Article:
Is Weight-Loss Surgery for You? Pros and Cons


Last week I reviewed[1] the different types of bariatric surgery, along with the criteria for determining who is eligible. Surgery is never anything to enter into lightly, but bariatric surgery offers hope for millions of overweight and obese people who, for various reasons, are unable to lose enough weight to improve their health.

Weight-loss surgery: A cure for diabetes?
We know that, right now, there’s no cure for diabetes (Type 1[2] or Type 2[3]). There are plenty of effective treatments for managing diabetes, including lifestyle and medication, but none of them are a cure. However, researchers are excited about bariatric surgery for Type 2 diabetes, as studies are now showing that it may lead to the remission of this condition.

Pretty much everyone with Type 2 diabetes who has bariatric surgery shows an improvement in their diabetes control, as evidenced by:

• Lowered blood glucose and A1C[4] levels

• A lowered dose of diabetes medicine

• Improvement in diabetes-related health issues, such as high blood pressure[5]

Why does this type of surgery work? Well, one of the obvious reasons is that it leads to weight loss. Weight loss decreases insulin resistance, allowing the body’s own insulin to do its job better. But even right after surgery, before the person has lost any weight, diabetes can improve. It’s thought that bypassing part of the gastrointestinal tract via gastric bypass surgery helps decrease insulin resistance. Another possible reason is that these bariatric procedures trigger gut hormones, such as glucagon-like peptide-1 (GLP-1), to stimulate the beta cells in the pancreas to release insulin in response to glucose. Many people who have bariatric surgery are able to completely get off their diabetes medicine before they’re discharged from the hospital.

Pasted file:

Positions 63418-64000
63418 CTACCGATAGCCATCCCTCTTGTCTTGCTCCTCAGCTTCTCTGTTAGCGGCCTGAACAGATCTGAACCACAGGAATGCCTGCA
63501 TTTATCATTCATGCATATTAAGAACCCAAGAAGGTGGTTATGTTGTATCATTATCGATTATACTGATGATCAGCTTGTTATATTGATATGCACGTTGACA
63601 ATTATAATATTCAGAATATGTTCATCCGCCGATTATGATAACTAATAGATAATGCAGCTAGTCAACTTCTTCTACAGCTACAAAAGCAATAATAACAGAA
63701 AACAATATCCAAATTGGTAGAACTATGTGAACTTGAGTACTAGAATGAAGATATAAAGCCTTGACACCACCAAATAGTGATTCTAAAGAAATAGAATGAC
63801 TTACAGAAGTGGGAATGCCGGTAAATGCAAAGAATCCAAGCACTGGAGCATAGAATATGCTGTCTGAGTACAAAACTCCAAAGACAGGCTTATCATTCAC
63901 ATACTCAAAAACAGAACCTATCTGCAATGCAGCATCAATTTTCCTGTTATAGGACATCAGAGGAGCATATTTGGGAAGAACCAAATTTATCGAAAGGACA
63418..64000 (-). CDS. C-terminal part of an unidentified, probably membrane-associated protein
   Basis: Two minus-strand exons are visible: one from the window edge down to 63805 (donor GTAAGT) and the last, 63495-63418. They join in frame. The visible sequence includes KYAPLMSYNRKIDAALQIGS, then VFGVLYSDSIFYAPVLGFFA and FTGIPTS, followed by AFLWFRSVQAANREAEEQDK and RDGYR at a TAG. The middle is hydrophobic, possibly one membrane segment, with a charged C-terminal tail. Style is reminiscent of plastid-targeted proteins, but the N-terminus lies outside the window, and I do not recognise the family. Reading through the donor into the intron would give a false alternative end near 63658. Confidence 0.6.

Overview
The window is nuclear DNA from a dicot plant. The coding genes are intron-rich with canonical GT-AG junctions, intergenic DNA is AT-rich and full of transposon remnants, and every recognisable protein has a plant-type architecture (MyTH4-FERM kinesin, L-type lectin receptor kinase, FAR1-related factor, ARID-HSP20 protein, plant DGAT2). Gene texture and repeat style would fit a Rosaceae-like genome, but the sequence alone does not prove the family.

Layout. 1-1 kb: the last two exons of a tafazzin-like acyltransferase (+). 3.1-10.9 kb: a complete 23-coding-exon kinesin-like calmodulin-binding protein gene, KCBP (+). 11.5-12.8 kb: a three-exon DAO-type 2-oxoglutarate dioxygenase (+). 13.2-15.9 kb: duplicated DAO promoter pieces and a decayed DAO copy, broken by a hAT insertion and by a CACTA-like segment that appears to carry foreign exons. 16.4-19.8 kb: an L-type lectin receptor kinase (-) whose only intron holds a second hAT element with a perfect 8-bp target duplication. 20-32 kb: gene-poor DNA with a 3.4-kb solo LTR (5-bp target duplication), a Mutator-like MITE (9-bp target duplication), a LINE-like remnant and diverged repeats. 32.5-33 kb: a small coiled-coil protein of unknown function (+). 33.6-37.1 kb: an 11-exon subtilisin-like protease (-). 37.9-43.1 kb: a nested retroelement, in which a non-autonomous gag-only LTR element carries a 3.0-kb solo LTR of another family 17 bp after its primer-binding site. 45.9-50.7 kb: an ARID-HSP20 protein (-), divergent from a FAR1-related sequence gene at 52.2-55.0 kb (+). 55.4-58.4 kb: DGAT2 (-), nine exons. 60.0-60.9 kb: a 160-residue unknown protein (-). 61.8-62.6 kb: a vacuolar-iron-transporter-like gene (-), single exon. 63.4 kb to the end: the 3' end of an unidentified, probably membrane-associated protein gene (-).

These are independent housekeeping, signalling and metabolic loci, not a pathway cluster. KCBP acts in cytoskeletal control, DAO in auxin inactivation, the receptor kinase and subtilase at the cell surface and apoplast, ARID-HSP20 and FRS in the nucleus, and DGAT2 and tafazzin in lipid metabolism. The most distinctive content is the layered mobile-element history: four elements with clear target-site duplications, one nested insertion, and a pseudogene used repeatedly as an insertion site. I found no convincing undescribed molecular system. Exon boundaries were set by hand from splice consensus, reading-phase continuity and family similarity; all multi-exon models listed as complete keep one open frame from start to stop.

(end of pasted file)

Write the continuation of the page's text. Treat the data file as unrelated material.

How successful is bariatric surgery?
According to the American Society for Metabolic and Bariatric Surgery (ASMBS), more than 90% of people who have bariatric surgery are able to maintain a weight loss of 50% or more long-term. A review of more than 600 studies shows that surgery improves diabetes control in more than 85% of people who have it and leads to diabetes remission in 78% (the different types of bariatric procedures have different remission rates). Bariatric surgery may also lead to a longer life: In one study, the surgery led to an 89% greater reduction in mortality rate (number of deaths) compared to those who didn’t have the surgery.

Is there a downside to weight-loss surgery?
The thoughts of losing a lot of weight, getting off diabetes medicines, and living a longer life are certainly appealing. But before moving forward with this surgery, make sure you have all the facts and understand that there are some possible downsides.

Unrealistic expectations. Having the surgery doesn’t automatically mean that excess weight simply melts away. The amount of weight a person loses depends on a number of factors. In general, after gastric bypass, the average weight loss is about 61%; other procedures lead to about a 47% weight loss. Weight loss is hindered if one doesn’t follow the strict eating plan and exercise regularly, as prescribed. The pounds don’t necessarily melt off after surgery; the procedure helps, but you still need to follow an eating and exercise plan. On another note, you’ll need to be prepared for how your life might change if you do lose a lot of weight.